I think Sean Doyle, the CEO Of British Airways, has done a stellar job since taking over the role and that British Airways now offers a very compelling intercontinental product, at least in its premium cabins. But what can we learn from Doyle about what drives success and how we might pursue it?
Career Advice From British Airways CEO
Doyle spoke to The Sunday Times, offering six pieces of career advice that I find quite on-point:
1. Build long-lasting relationships. People do business with people as much as they do with organisations. Invest time in building good relationships with colleagues, customers and stakeholders.
So true. The importance of your network is often critical in climbing the social hierarchy and relationships that may be quite distant can still play a pivotal role in opening doors.
2. Clarity is key. The saying that “culture eats strategy for breakfast” is spot on. A good culture requires a clearly understood purpose with your people and clarity as to what every colleague needs to do.
Spot on. Ambiguity kills morale because it makes people tiptoe around hoping they are doing the right thing but fearful they are not. Defining roles and expectations clearly is a basis for sound leadership.
3. Embrace change and be agile. Understand that change is constant and businesses need to transform to survive. Not every new idea will work, so fail fast and move on quickly.
This is particularly true in the airline industry, which seems to cycle between feast and famine on a much short time horizon than other industries. But agility is necessary for any business to grow over time.
4. Get out into the business. Engage in conversations with colleagues in all areas and listen to what they have to say. The unvarnished version can be uncomfortable, but you will learn more quickly about issues emerging in your business through informal front-line conversations than through any other feedback.
This is very important and sometimes even micromanagers can surround themselves with a bubble that provides details of the wrong kind. Not every employee has a valid point, but the law of averages tend to apply. Better to understand the mood of the room before walking in than after.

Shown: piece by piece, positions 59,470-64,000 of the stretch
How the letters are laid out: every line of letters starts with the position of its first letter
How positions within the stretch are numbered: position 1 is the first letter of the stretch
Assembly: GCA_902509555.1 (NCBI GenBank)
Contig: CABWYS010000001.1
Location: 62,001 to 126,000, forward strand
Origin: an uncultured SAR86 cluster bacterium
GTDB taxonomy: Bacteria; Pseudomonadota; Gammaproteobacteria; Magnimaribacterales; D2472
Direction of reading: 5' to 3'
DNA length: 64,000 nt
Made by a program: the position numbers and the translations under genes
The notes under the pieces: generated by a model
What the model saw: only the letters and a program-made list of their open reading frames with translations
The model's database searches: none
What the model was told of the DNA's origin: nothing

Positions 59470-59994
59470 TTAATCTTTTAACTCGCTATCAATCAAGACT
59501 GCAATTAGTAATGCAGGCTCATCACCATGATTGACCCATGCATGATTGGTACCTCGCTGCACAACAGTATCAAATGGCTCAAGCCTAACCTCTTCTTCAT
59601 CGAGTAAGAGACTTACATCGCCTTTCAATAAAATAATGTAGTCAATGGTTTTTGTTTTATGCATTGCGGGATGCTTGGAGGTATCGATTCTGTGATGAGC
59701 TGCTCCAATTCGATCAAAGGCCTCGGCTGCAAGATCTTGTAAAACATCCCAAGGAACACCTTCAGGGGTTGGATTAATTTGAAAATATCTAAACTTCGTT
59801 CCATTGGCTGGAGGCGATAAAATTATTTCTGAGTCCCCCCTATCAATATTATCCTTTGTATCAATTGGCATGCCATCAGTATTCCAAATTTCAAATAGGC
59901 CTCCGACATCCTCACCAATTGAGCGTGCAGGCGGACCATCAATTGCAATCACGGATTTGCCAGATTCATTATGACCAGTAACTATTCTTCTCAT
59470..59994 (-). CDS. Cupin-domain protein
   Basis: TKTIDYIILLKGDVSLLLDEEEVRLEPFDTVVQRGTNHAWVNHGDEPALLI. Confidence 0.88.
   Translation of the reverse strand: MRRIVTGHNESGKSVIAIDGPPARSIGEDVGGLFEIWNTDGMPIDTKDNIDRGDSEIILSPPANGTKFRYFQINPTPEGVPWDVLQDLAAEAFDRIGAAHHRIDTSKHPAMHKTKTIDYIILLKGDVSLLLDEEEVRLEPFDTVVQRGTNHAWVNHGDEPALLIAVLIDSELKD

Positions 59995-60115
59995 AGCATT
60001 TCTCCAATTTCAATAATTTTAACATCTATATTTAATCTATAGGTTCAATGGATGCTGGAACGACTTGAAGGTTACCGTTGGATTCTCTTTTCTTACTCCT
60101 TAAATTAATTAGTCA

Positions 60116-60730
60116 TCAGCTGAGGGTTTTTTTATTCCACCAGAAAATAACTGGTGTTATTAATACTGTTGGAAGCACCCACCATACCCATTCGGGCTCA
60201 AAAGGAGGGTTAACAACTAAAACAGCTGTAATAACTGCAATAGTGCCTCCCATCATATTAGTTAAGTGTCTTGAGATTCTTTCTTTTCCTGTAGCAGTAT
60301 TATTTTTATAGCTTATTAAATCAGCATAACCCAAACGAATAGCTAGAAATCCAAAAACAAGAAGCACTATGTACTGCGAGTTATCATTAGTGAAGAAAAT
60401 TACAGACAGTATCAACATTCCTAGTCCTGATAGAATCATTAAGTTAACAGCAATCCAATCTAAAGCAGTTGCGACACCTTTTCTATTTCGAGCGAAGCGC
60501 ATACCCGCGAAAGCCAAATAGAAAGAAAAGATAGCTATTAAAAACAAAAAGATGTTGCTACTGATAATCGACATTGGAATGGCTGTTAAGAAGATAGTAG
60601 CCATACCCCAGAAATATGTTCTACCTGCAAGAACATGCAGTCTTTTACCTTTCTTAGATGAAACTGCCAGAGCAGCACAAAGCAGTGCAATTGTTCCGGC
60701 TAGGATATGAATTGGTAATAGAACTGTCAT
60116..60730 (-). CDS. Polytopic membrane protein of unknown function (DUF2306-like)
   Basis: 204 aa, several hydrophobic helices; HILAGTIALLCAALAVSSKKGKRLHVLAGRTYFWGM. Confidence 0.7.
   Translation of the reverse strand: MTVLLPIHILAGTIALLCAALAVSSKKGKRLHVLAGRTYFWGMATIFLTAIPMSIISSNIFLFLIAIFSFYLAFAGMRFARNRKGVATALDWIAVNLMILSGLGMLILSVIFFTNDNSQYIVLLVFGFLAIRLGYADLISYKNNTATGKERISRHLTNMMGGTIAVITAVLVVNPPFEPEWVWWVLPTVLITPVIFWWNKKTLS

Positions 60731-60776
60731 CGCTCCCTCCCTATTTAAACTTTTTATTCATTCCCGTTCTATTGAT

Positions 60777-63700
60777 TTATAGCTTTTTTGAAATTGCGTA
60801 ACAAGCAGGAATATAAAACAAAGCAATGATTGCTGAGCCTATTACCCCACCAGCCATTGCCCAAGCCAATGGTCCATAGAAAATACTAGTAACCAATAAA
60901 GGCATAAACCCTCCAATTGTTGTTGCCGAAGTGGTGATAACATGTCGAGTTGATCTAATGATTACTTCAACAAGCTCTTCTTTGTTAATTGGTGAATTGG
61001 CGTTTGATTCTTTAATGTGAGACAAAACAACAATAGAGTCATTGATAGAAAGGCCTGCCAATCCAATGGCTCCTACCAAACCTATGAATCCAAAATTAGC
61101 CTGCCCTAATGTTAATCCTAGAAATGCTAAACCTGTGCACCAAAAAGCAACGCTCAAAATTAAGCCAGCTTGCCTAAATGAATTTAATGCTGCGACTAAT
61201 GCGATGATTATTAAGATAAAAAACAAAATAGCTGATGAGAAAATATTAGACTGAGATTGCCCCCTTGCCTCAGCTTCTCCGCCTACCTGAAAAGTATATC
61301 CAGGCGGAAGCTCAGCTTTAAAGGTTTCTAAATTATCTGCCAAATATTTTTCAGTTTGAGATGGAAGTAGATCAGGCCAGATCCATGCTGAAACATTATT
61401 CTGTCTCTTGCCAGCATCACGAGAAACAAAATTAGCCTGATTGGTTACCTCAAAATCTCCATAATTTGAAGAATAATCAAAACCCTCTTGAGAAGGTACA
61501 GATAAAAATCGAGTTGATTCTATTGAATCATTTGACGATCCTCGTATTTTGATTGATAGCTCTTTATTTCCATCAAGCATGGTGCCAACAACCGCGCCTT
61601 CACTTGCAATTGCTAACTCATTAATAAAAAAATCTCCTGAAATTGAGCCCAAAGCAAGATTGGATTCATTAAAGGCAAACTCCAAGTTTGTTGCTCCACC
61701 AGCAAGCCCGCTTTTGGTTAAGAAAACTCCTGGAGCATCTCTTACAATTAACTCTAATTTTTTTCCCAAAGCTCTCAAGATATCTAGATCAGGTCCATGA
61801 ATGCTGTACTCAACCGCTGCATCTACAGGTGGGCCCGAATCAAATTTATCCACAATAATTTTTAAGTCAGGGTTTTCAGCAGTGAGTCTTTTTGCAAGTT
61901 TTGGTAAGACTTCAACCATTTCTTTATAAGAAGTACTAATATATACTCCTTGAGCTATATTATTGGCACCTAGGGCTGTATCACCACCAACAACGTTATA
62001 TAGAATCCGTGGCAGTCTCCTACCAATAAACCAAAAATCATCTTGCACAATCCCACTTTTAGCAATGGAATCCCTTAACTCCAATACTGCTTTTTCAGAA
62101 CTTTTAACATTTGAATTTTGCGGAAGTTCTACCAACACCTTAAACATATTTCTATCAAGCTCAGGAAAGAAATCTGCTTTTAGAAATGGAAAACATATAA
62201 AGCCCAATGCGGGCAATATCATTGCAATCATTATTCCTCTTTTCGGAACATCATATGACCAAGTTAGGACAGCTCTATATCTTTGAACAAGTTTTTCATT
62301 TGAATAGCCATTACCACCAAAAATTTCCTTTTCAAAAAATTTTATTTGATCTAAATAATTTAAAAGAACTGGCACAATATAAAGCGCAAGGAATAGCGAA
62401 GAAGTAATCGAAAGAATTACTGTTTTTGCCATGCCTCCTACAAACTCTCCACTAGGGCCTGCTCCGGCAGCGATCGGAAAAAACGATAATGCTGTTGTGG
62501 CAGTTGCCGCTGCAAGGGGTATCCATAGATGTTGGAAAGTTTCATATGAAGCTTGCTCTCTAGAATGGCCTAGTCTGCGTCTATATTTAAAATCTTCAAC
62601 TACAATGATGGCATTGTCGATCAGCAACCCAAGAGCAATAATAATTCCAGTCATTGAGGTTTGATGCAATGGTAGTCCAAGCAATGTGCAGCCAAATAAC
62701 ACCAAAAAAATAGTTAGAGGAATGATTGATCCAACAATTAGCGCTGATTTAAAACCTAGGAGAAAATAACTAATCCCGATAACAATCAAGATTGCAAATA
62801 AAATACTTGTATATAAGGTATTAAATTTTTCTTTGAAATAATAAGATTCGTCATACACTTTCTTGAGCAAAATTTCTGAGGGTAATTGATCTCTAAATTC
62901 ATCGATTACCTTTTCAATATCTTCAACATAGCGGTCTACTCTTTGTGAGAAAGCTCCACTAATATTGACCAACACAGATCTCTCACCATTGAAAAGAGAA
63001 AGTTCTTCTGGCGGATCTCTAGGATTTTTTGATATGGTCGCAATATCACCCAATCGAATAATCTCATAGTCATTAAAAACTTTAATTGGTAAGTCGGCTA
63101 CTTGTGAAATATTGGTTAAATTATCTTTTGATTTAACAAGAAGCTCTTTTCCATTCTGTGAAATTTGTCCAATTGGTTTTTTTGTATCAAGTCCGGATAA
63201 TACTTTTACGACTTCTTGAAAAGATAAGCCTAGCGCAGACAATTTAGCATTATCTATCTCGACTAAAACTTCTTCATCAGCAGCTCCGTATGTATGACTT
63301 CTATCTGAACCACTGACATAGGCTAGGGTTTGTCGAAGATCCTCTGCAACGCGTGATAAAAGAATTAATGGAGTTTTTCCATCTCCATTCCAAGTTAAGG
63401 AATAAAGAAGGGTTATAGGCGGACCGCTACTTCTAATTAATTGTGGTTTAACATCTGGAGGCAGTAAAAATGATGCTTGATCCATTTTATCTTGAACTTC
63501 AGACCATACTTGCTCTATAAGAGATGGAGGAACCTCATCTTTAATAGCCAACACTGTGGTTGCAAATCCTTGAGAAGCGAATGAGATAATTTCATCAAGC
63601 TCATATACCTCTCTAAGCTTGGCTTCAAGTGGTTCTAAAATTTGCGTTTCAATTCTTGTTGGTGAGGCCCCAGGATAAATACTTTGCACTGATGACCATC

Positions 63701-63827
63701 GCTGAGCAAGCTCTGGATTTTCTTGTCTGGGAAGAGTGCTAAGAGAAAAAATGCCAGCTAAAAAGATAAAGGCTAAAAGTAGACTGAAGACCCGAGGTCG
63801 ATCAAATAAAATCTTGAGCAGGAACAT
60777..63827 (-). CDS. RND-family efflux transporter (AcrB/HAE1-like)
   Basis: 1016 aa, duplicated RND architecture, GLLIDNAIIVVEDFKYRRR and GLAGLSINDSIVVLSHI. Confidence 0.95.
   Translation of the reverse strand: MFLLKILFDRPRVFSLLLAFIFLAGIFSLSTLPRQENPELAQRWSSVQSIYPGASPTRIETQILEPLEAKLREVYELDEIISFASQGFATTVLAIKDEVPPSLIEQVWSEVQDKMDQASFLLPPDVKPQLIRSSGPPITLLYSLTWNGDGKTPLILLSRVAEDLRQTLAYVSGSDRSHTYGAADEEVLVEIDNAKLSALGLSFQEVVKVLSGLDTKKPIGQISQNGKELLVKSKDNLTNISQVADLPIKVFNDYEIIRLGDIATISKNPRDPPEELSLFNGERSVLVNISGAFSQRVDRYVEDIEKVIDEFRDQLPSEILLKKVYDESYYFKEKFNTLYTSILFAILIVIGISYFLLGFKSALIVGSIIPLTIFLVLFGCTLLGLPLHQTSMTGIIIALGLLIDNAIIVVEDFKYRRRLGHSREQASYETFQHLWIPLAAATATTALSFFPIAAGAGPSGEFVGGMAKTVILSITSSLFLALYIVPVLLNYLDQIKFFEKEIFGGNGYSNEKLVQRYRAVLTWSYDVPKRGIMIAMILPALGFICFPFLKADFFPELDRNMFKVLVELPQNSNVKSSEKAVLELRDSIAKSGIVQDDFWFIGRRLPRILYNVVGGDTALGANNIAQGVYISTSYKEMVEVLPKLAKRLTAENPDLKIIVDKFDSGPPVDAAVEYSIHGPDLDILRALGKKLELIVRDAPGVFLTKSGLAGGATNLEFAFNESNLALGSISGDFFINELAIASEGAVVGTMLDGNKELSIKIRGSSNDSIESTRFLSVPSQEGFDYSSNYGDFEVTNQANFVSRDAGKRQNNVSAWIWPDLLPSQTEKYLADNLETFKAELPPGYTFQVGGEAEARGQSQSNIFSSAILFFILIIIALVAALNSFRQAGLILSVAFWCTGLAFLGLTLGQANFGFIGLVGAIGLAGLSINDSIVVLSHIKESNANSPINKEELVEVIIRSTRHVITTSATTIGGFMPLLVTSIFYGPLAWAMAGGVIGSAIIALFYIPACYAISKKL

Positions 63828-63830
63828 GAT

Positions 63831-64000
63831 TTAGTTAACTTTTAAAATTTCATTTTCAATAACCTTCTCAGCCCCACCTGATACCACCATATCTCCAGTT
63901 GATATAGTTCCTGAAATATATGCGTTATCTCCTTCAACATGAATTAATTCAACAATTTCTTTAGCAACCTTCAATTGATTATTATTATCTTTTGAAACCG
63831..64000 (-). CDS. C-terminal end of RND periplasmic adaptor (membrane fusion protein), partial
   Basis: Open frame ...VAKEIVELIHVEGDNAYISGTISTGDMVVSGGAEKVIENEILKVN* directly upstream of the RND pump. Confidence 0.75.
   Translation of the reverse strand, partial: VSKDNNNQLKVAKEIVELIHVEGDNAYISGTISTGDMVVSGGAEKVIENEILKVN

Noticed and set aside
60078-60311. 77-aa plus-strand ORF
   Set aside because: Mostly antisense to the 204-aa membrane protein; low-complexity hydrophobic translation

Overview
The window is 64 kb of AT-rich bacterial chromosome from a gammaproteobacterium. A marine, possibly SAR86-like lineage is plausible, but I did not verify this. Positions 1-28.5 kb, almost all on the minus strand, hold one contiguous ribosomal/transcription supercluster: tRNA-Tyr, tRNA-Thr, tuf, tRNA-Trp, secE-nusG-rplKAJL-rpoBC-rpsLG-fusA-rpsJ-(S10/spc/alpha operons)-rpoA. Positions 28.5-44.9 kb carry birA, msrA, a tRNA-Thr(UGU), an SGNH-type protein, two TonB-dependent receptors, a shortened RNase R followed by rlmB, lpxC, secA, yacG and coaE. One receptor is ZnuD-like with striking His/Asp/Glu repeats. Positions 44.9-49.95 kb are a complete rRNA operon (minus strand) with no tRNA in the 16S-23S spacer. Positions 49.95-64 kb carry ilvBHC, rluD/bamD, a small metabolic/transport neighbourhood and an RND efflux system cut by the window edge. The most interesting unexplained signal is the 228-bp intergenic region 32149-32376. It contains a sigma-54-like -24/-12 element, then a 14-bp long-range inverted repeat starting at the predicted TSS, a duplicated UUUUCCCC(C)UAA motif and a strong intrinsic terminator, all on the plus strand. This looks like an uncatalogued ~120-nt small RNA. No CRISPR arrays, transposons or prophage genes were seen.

5. You are constantly interviewing for your next role. Don’t get distracted and overthink about your career progression.
Take one day at a time. Many of the grandest opportunities in my life have come unexpectedly.
6. Always beware of the eager to please. The more senior the role, the more often you will hear people tell you what they want you to hear, as opposed to what you need to hear. Having people in your team with good judgment, who are brave to speak honestly about the challenges in your business, is invaluable.
Key point here and perhaps the most important. It is critical that you surround yourself with people who will be candid rather than tell you what you want to here and that also requires you, in whatever role you find yourself, to have thick skin and a certain teachable humility. There are not enough hours in the day to do everything yourself so you must surround yourself with people you trust who respect you enough to tell it like it is.
The British Airways CEO has offered six pieces of career advice that I found helpful enough to reproduce and comment on. I think life tends to fly by and we often get stuck in the status quo and miss out on great potential for career and personal growth by not being aware of those who are eager to please.
In whatever role you find yourself, take stock of your progress today and contemplate Doyle’s tips, which are relevant to just about any occupation.
image: British Airways